Ernst-Ulrich Petersmann *

Globalization has entailed not only more freedoms than citizens have ever enjoyed before; it also continues to make people’s life ever more interconnected and ‘public’ (e.g. through the Internet), thereby contributing to the transformation of ever more local and national goods into international public goods requiring new forms of governance, regulation and justification. The more these new private and public spheres (e.g. of globally integrated financial markets) lack adequate regulation and provoke systemic crises, the more citizens and civil society organizations (like the ‘occupy Wall Street’ movements) criticize their governments for failure to protect public goods like ‘financial stability’ and the human rights obligations of all UN member states. This symposium focuses on the interdependent 'public goods' of efficient world trading, environmental, development and rule-of-law systems. The world financial crisis of 2008, the European debt crises since 2010, the failures of the Doha Round and climate change negotiations, and the unnecessary poverty of more than 1 billion poor people are 'public bads' illustrating systemic failures of the prevailing ‘Westphalian model’ of regulating ‘aggregate public goods’ (e.g. transnational ‘composite goods’ like the world trading system composed of vertically and horizontally interconnected, national, regional and worldwide public goods). Even inside the EU, the increasing ‘euro-scepticism’ reflects distrust by citizens vis-àvis multilevel governance of public goods distorted by persistent violations of rule of law (e.g. of agreed budget and debt disciplines) and injustices caused by interest group politics (e.g. due to underregulation of financial markets). One conclusion of the conference discussions was that better regulation of interrelated public goods requires more adequate theories, rules and institutions for constructing, providing and maintaining interdependent local, national, regional and global public goods. As the undersupply of international public goods affects the welfare of people in all UN member states, the prevailing ‘Westphalian approaches’ of intergovernmental regulation (e.g. in UN institutions and the WTO) are increasingly challenged by civil society and by resort to sub-optimal, regional, plurilateral or bilateral policy alternatives (like regional trade agreements, plurilateral negotiation of the ‘Anti-Counterfeiting Trade Agreement’ outside the WTO, bilateral investment treaties, regional carbon-emission trading systems, humanitarian interventions based on ‘duties to protect’ agreed ‘common concerns’). Constitutional theory and public goods theory challenge the methodological premises of state-centred ‘political realism’, 'interest group politics' and of Westphalian conceptions of ‘international law among sovereign states’ by integrating economic, political, legal, social and moral analyses of society in order to design better multilevel governance institutions for collective supply of international public goods.

The papers collected in this publication were first presented and discussed at an interdisciplinary conference on Multilevel Governance of Interdependent Public Goods at the European University Institute (EUI), Florence, in February 2011; they build on the existing literature and its conclusion ‘that the provision of global public goods occurs largely without the benefit of relevant, up-to-date theory. Public goods theory often lags behind the rapidly evolving political and economic realities – marked by a state-centric and national focus and, consequently, providing poor support for advice on the provision of global public goods in today’s multi-actor world’ (Kaul et al., 2003, p.5). The conference was convened by Prof. Petersmann in the framework of the PEGGED Project on Politics, Economics and Global Governance: The European Dimensions, with the financial support from the European Commission in the context of the Seventh Framework Programme for Research and * European University Institute Florence.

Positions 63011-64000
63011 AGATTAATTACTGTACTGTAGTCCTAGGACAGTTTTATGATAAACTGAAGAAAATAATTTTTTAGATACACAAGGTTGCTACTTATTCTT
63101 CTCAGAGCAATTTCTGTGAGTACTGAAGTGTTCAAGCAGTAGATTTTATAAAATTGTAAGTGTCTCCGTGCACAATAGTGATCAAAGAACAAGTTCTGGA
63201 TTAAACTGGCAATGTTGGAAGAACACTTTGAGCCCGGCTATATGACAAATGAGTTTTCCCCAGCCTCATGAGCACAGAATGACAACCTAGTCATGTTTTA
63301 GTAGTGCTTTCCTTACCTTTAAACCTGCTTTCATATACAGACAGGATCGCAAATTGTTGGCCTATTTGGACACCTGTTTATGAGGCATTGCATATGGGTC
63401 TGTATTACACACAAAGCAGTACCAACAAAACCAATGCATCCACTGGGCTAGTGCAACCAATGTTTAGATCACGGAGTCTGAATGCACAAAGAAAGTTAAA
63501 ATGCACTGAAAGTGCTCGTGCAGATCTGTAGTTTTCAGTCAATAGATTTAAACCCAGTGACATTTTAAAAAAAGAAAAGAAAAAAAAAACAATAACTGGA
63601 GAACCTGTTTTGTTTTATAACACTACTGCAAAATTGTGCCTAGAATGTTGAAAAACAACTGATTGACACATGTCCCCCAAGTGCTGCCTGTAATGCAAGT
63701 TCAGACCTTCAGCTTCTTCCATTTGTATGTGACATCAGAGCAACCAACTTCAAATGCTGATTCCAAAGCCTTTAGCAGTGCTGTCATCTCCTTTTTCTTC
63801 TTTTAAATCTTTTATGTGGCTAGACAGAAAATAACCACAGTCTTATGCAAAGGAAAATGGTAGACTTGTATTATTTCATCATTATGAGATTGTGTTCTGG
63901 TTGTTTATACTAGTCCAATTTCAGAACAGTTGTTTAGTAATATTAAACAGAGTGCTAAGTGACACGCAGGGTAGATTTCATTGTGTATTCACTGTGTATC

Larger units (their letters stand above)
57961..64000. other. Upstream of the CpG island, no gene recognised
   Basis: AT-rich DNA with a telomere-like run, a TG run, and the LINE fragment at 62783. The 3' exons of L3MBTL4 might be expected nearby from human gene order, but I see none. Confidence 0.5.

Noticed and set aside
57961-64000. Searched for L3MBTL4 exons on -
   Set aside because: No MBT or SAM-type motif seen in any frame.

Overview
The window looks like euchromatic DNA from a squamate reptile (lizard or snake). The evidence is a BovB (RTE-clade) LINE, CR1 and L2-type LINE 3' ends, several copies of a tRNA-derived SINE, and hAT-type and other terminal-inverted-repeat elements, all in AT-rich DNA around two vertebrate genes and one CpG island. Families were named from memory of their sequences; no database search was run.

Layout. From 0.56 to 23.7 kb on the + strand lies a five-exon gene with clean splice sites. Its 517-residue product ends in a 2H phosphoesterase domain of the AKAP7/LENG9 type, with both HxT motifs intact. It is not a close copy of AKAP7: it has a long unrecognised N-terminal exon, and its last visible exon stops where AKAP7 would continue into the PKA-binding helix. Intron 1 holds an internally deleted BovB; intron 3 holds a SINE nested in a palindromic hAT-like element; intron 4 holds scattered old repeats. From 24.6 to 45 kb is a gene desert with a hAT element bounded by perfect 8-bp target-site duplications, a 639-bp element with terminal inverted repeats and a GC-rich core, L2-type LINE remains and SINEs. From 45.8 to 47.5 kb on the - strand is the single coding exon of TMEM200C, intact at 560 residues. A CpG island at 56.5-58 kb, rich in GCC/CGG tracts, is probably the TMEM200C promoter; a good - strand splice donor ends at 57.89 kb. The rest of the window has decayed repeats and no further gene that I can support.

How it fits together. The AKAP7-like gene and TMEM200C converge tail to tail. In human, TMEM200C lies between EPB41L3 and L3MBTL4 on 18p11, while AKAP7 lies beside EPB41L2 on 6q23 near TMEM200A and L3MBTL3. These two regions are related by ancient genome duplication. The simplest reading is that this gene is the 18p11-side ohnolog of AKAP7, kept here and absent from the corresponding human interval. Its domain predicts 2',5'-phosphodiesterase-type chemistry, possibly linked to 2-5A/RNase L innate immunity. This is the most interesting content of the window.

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Technological Development. As the existing research had neglected legal theory 1 and the common principles underlying the hundreds of multilateral agreements accepted by UN member states for protecting international public goods, this conference focused on the following two legal and policy


- Can public goods theory be made more policy-relevant by comparing the legal regulation of diverse, international 'aggregate public goods' so as to draw lessons for more efficient, legitimate and effective governance of interrelated public goods and for institutional alternatives? For instance, which legal tools and institutions have been used vis-à-vis ‘free-riders’ for setting incentives for cooperation in collective supply of international public goods? What are the past experiences with transforming public goods into ‘club goods’ excluding non-members, granting property rights in ‘common pool resources’ so as to prevent the ‘tragedy of the commons’, recognizing ‘common concerns’, ‘duties to protect’, corresponding ‘access rights’, judicial remedies and ‘private-public partnerships’ of citizens and states at national and international levels as incentives for promoting public goods?

- How should the ‘horizontal’ and ‘vertical’ interdependencies between the national and international components of the international trading, environmental, development and related rule-of-law systems be regulated in order to promote the necessary adjustments of multilevel governance to the regulatory needs of globalization in the 21st century? ‘Publicness’ and ‘privateness’ of many goods are no innate properties, but socially and legally constructed, for instance by recognition of human rights to governmental protection of public goods (like rule of law and public health), by ‘privatizing’ the supply of public goods like access to water, or by treaty obligations to cooperate among diverse public goods regimes (like governance of the Internet). How should public goods theory respond to the reality of legitimate ‘legal pluralism’ at national and international levels requiring respect for ‘reasonable disagreement’ (e.g. as reflected in ‘deferential interpretations’ of ‘public interest exceptions’ like Article XX GATT in international agreements coordinating competing public goods) and for legitimately diverse systems of human rights, democratic ‘preference revelation’, fair rule-making, legitimate governance and public goods beyond states?